17 This is Hartle’s own phrasing, but she attributes the idea to Stephen Crites.

18 MacIntyre states all of these things as assertions, without providing substantial support.  I will address this weakness below in Part III, based on an objection articulated by Louis Mink, who asserted that “stories are told before they are lived.”

19 “The narrative pattern, as a recital of happenings with a beginning and an ending, becomes a plot in which characters and events move over time and space through conflict towards a resolution” (Fackre 2).

20 MacIntyre has a much more complicated stance on telos, but I am not prepared to deal with all of the implications of his position.  In this paper, I present telos simply to show that the coherence of a lived narrative depends partly on its moving purposefully in some direction relative to a moral ideal of the self.

21 Technically, I could tell my story any way I liked, but that would be a fictional story, not one based on the narrative that I have lived, and not a narrative as MacIntyre and Hauerwas wish to define it.

22 Fiver is a mystic, whose intuitions have often proved true in the past.

23 This passage continues: “Thus we demand a universal standpoint so that the self may reach a point from which it can judge and choose objectively between competing particularistic stories...  Ironically, the story that we have no story is one that prevents moral growth.  For it provides us with a self-deceptive story that fails to account for the moral necessity of having a story and of being a self in the first place.              

24 Hauerwas also discusses a third community which the Watership Down rabbits encounter: a totalitarian state run by General Woundwort, a rabbit who, like the chief rabbit of Sandleford, has created a warren safe from external dangers.  Also like Sandleford, this safety is itself a danger, as rabbits were never meant to be safe.  Hauerwas uses this community to show the necessity of appreciating gifts and welcoming strangers, which is tangential to my thesis.  Thus, I will not address this example here.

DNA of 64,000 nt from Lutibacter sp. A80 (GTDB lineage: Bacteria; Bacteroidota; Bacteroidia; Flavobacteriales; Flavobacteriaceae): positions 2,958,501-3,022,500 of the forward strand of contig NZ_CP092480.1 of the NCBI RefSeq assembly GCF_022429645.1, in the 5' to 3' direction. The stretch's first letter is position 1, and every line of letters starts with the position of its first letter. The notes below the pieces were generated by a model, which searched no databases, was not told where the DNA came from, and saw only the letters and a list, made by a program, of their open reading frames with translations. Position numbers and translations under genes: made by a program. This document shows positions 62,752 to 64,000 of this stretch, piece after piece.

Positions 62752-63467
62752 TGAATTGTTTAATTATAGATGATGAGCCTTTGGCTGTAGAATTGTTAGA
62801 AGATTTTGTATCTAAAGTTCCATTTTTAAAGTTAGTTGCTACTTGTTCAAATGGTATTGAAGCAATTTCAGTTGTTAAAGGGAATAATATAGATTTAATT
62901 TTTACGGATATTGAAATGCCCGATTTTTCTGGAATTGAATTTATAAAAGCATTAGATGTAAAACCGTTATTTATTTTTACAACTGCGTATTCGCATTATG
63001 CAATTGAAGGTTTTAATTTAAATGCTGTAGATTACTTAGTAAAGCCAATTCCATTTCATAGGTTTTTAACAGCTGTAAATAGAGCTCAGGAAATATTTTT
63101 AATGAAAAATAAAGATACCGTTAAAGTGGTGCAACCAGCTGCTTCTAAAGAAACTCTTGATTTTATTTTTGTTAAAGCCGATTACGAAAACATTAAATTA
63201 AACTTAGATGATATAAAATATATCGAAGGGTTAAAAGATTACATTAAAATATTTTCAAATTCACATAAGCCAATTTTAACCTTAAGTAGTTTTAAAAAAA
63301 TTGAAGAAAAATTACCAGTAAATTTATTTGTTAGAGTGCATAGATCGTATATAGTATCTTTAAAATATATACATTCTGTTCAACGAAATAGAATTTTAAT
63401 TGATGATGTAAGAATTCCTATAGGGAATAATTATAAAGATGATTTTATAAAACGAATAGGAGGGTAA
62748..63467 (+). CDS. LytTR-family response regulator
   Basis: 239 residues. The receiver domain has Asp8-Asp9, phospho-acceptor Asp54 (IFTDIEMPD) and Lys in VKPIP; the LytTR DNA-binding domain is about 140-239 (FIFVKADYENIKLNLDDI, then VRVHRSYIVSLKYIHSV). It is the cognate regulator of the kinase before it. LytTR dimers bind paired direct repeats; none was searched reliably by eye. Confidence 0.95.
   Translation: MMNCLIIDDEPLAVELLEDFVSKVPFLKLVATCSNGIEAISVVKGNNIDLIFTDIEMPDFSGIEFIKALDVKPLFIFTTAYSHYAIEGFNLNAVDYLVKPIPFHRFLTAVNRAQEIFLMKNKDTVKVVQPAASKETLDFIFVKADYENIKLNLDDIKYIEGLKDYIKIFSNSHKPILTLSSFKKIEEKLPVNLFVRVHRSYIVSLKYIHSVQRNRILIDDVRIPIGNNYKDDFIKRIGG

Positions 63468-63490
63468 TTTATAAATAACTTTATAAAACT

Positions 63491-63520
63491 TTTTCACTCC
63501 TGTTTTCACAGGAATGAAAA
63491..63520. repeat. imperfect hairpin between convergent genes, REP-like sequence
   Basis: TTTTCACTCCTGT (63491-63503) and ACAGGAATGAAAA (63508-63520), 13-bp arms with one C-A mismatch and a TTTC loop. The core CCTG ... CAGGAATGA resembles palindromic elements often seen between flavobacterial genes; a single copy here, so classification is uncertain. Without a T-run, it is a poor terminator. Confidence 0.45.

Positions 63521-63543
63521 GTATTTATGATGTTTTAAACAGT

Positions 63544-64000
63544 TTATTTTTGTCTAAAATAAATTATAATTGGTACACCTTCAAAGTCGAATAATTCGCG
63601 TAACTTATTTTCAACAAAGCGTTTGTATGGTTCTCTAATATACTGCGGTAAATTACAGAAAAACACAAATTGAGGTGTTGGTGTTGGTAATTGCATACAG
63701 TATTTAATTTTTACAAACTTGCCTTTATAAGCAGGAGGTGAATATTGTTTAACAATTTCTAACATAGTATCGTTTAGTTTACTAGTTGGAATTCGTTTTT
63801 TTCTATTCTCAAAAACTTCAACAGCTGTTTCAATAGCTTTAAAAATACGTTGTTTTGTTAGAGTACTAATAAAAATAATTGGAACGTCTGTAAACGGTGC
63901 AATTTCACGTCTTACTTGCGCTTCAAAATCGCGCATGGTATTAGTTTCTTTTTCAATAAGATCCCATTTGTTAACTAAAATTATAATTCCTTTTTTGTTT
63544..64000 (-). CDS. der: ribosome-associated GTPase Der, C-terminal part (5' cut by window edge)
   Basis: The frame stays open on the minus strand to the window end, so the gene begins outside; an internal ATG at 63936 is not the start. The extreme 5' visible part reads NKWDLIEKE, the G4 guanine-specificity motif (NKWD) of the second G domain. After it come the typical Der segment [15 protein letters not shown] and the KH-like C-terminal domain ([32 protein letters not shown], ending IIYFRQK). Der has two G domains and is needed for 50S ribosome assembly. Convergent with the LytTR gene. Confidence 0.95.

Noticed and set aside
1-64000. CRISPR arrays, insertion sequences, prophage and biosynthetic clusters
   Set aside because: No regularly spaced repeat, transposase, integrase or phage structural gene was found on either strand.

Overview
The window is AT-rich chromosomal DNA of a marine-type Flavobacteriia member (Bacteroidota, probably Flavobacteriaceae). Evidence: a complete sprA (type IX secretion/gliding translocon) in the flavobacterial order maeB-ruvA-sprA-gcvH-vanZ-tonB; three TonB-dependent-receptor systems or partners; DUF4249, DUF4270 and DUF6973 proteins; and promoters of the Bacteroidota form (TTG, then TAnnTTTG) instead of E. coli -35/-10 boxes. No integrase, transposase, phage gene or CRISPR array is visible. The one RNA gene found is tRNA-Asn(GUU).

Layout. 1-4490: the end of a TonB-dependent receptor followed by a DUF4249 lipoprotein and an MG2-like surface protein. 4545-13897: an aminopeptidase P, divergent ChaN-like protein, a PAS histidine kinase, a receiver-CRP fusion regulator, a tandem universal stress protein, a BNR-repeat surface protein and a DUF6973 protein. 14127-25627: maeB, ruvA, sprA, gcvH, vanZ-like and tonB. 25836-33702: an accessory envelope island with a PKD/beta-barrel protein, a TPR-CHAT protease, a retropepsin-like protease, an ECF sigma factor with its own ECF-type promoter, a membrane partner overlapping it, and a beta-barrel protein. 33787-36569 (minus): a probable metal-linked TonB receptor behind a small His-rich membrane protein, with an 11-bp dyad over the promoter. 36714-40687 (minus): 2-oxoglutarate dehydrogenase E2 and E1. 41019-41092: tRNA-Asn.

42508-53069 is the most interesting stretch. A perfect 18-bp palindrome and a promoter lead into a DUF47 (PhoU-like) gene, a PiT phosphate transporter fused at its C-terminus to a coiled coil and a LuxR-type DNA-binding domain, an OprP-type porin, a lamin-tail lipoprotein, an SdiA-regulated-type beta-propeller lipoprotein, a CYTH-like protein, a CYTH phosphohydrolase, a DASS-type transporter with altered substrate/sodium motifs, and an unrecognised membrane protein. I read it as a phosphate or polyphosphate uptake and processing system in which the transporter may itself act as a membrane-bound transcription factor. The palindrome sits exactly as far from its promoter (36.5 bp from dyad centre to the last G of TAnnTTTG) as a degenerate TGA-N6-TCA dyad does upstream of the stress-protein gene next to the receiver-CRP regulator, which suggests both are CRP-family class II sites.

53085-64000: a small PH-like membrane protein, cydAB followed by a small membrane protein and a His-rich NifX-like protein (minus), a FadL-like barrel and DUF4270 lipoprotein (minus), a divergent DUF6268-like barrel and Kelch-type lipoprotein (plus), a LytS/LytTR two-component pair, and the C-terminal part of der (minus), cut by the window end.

25 If there is a compelling and well-supported response to the objections raised by Mink and Sartre (and I do not doubt that there is), MacIntyre does not give it.  The debate between MacIntyre and these objectors consists of one making an assertion and the other asserting the opposite, both claiming that “human experience” provides the necessary evidence in support of their thesis.  One says “yes”, the other says “no”—the philosophical discourse devolves into a civilized form of sticking their tongues out at each other. 

26 I have not done the research to address this issue in its full complexity, so I present it here only in bare outline.

27 MacIntyre attempts a defense of the teleological essence of narrative qua narrative in Whose Justice? Which Rationality? by sketching out the patterns of the prominent traditions of Western culture, showing that each has a telos in its moral philosophy.


Philosophy Home | Other Departments | Sewanee Home

Last Updated: Monday, February 27, 2006 10:16 AM